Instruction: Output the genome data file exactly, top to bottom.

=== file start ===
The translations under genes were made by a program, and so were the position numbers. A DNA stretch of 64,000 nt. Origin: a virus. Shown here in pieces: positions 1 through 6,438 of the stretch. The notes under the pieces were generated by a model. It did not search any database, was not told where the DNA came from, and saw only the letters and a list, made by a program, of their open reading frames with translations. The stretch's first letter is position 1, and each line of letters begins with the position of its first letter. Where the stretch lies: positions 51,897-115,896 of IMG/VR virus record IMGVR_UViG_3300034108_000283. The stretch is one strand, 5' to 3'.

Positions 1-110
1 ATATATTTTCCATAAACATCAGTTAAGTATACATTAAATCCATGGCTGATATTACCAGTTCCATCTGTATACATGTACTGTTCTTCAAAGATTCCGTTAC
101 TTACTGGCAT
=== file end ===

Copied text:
The translations under genes were made by a program, and so were the position numbers. A DNA stretch of 64,000 nt. Origin: a virus. Shown here in pieces: positions 1 through 6,438 of the stretch. The notes under the pieces were generated by a model. It did not search any database, was not told where the DNA came from, and saw only the letters and a list, made by a program, of their open reading frames with translations. The stretch's first letter is position 1, and each line of letters begins with the position of its first letter. Where the stretch lies: positions 51,897-115,896 of IMG/VR virus record IMGVR_UViG_3300034108_000283. The stretch is one strand, 5' to 3'.

Positions 1-110
1 ATATATTTTCCATAAACATCAGTTAAGTATACATTAAATCCATGGCTGATATTACCAGTTCCATCTGTATACATGTACTGTTCTTCAAAGATTCCGTTAC
101 TTACTGGCAT